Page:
Bangwe [bango, ndyele, pango, pangwe]
- Andrew Tracey
[bango, ndyele, pango, pangwe]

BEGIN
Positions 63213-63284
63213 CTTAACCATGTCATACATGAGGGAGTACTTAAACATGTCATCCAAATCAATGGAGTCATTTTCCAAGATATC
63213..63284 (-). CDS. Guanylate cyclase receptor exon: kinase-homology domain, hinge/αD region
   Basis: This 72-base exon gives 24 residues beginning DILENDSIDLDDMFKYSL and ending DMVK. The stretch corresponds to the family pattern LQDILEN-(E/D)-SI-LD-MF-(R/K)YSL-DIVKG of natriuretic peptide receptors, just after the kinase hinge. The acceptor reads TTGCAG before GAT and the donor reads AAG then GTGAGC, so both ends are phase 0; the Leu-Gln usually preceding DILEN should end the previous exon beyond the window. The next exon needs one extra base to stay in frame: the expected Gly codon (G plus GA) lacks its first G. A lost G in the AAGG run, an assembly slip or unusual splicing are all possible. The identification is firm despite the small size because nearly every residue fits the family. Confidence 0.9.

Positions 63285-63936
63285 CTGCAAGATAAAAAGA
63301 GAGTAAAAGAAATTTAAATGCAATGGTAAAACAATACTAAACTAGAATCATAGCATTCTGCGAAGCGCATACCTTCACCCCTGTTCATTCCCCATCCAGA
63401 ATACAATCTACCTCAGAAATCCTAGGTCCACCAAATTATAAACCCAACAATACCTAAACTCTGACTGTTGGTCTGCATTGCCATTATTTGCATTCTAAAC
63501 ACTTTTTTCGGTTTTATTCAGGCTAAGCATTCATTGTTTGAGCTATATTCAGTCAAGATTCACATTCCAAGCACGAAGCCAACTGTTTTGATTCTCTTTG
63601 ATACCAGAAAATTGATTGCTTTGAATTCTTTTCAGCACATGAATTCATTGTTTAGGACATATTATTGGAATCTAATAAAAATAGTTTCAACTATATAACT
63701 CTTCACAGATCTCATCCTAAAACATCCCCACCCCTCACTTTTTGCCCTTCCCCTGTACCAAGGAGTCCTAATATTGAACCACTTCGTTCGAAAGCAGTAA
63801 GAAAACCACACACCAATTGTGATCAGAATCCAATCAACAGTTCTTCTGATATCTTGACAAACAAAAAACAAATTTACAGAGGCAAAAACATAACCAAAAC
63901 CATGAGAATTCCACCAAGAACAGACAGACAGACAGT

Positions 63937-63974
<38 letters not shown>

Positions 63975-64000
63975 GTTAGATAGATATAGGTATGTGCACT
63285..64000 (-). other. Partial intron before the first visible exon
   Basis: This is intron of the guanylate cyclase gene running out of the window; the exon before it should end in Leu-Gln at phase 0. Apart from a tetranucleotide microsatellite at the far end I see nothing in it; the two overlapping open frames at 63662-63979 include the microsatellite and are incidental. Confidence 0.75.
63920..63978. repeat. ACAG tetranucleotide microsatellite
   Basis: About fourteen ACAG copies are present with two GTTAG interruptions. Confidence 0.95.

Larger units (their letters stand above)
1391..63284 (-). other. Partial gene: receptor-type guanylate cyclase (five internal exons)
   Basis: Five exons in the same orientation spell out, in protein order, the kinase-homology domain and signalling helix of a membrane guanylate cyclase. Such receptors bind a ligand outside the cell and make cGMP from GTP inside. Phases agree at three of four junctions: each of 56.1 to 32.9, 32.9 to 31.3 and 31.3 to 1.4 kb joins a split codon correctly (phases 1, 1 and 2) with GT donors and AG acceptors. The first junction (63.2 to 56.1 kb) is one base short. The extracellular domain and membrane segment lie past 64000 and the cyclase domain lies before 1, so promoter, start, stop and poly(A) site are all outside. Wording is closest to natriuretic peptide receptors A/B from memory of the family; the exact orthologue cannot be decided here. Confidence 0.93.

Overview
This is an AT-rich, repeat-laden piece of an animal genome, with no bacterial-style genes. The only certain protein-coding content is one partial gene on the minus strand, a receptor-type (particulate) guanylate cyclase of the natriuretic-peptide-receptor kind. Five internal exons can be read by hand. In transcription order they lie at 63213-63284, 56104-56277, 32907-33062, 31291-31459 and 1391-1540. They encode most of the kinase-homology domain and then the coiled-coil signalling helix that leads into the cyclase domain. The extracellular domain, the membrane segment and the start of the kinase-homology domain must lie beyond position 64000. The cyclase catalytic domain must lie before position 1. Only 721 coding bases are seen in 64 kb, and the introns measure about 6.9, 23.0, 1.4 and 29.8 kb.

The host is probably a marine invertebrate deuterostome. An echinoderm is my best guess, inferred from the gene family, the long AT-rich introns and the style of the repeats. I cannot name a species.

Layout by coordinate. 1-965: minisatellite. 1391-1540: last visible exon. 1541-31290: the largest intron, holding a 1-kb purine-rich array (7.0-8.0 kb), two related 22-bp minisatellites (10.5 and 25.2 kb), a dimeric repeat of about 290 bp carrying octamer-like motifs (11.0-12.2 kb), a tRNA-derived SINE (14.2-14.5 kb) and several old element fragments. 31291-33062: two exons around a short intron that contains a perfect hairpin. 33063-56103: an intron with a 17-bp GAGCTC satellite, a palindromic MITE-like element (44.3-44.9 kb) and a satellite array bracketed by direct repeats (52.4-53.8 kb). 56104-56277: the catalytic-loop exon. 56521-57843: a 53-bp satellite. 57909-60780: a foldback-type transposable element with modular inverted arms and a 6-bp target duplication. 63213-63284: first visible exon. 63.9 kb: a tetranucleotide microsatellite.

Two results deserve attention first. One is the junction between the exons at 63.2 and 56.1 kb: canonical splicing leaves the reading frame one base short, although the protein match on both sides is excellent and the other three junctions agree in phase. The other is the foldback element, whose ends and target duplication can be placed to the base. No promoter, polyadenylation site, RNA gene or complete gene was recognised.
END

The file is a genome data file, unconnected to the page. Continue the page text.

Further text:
Board zither of southeastern Africa made of a flat board or of a raft of papyrus stalks. Its single wire or fibre string is stretched from end to end through holes in the body of the instrument (normally seven times, but nine to 12 among the Sena, Manganja, and Barwe peoples of central Mozambique). Rough tuning is effected by friction tensioning each segment, fine tuning by moving the small bridges under each string at the player’s end. In northern Mozambique and Malawi the player usually strums all the pentatonically tuned strings with the right index finger while damping with the left fingers those notes that are not required to sound, an ancient technique used on many lyres and zithers. The bangwe, once ubiquitous in Malawi, is now rare. In central Mozambique the tuning is heptatonic; the player plucks the open strings with the fingers and thumbs of both hands, sharing a repertoire with the lamellaphones of the region. The far end of the instrument is often put into a calabash or tin can for resonance; the resonator is dotted with loose bottle tops that serve as buzzers....